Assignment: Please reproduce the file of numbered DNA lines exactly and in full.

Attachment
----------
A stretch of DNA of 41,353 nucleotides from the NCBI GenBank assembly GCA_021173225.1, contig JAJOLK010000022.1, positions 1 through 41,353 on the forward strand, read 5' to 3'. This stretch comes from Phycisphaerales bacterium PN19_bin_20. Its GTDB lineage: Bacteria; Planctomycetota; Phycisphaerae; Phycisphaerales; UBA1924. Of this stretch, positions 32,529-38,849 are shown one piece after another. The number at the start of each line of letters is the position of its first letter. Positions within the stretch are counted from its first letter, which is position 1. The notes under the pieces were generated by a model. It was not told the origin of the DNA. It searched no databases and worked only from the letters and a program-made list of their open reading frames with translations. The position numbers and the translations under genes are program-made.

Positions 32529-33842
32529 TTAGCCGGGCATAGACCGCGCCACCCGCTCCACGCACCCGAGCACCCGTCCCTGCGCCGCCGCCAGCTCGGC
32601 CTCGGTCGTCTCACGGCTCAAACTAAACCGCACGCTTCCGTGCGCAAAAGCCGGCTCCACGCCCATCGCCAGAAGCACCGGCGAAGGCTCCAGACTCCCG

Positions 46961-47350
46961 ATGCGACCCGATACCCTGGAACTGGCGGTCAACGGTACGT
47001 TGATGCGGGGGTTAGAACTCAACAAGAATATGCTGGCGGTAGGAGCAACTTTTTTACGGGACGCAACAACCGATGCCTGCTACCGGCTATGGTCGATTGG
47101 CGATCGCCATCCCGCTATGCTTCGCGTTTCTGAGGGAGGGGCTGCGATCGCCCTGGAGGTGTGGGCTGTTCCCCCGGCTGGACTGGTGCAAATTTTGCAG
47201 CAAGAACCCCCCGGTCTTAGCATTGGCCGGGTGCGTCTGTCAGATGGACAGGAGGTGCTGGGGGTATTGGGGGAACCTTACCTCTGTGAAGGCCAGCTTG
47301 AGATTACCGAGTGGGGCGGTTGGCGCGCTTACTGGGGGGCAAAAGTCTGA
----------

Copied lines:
A stretch of DNA of 41,353 nucleotides from the NCBI GenBank assembly GCA_021173225.1, contig JAJOLK010000022.1, positions 1 through 41,353 on the forward strand, read 5' to 3'. This stretch comes from Phycisphaerales bacterium PN19_bin_20. Its GTDB lineage: Bacteria; Planctomycetota; Phycisphaerae; Phycisphaerales; UBA1924. Of this stretch, positions 32,529-38,849 are shown one piece after another. The number at the start of each line of letters is the position of its first letter. Positions within the stretch are counted from its first letter, which is position 1. The notes under the pieces were generated by a model. It was not told the origin of the DNA. It searched no databases and worked only from the letters and a program-made list of their open reading frames with translations. The position numbers and the translations under genes are program-made.

Positions 32529-33842
32529 TTAGCCGGGCATAGACCGCGCCACCCGCTCCACGCACCCGAGCACCCGTCCCTGCGCCGCCGCCAGCTCGGC
32601 CTCGGTCGTCTCACGGCTCAAACTAAACCGCACGCTTCCGTGCGCAAAAGCCGGCTCCACGCCCATCGCCAGAAGCACCGGCGAAGGCTCCAGACTCCCG

Positions 46961-47350
46961 ATGCGACCCGATACCCTGGAACTGGCGGTCAACGGTACGT
47001 TGATGCGGGGGTTAGAACTCAACAAGAATATGCTGGCGGTAGGAGCAACTTTTTTACGGGACGCAACAACCGATGCCTGCTACCGGCTATGGTCGATTGG
47101 CGATCGCCATCCCGCTATGCTTCGCGTTTCTGAGGGAGGGGCTGCGATCGCCCTGGAGGTGTGGGCTGTTCCCCCGGCTGGACTGGTGCAAATTTTGCAG
47201 CAAGAACCCCCCGGTCTTAGCATTGGCCGGGTGCGTCTGTCAGATGGACAGGAGGTGCTGGGGGTATTGGGGGAACCTTACCTCTGTGAAGGCCAGCTTG
47301 AGATTACCGAGTGGGGCGGTTGGCGCGCTTACTGGGGGGCAAAAGTCTGA